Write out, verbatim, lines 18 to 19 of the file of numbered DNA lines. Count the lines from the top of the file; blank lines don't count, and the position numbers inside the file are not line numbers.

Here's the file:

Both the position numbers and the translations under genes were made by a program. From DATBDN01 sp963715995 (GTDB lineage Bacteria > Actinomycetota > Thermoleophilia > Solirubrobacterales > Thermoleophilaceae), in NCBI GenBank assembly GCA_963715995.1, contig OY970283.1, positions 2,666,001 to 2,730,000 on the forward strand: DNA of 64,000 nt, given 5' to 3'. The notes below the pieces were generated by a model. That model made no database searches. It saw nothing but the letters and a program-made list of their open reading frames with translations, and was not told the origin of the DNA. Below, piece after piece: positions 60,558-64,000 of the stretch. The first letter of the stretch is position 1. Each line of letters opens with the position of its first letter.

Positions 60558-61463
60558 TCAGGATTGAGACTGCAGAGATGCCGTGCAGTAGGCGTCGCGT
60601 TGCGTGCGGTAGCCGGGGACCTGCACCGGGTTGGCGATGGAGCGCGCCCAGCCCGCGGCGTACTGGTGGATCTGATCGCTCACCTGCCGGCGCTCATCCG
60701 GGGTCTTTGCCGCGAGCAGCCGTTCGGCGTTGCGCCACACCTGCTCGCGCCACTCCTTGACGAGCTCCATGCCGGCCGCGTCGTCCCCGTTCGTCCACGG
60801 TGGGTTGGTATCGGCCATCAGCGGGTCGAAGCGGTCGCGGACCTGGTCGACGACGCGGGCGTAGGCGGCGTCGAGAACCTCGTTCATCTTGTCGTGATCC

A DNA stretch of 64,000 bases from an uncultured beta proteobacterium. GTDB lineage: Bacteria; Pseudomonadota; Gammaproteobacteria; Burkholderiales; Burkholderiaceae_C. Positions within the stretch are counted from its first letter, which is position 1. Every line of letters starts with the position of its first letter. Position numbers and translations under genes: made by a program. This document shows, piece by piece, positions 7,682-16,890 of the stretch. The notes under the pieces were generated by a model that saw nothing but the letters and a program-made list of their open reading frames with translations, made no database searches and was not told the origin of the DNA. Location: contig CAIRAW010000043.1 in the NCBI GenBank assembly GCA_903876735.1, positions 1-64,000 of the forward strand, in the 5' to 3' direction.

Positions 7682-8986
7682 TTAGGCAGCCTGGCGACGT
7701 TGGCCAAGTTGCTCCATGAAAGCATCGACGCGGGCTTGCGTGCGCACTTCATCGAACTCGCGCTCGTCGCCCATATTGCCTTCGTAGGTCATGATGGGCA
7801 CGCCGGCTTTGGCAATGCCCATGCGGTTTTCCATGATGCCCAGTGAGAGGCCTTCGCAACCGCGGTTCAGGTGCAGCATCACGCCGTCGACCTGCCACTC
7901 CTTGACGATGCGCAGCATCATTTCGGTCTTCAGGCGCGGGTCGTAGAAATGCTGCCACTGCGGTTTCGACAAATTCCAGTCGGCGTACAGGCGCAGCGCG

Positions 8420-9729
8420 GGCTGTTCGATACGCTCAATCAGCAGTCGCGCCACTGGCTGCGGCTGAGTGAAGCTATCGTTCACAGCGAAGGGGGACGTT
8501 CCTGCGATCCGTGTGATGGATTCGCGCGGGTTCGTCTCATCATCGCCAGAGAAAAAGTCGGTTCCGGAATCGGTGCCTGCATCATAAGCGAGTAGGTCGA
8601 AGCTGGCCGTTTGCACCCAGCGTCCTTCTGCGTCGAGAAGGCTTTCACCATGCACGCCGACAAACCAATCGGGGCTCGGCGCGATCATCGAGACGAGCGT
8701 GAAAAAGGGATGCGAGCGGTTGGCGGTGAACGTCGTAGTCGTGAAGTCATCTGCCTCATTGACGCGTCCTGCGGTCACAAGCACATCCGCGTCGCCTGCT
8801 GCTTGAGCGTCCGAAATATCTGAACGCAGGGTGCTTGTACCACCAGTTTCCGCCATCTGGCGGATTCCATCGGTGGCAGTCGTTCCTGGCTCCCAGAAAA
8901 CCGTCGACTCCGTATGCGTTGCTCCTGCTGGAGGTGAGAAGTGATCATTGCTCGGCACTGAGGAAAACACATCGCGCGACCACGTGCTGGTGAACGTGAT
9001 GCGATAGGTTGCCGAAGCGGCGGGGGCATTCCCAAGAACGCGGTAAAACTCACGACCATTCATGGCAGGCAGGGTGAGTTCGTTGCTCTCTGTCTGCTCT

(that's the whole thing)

8801 GCTTGAGCGTCCGAAATATCTGAACGCAGGGTGCTTGTACCACCAGTTTCCGCCATCTGGCGGATTCCATCGGTGGCAGTCGTTCCTGGCTCCCAGAAAA
8901 CCGTCGACTCCGTATGCGTTGCTCCTGCTGGAGGTGAGAAGTGATCATTGCTCGGCACTGAGGAAAACACATCGCGCGACCACGTGCTGGTGAACGTGAT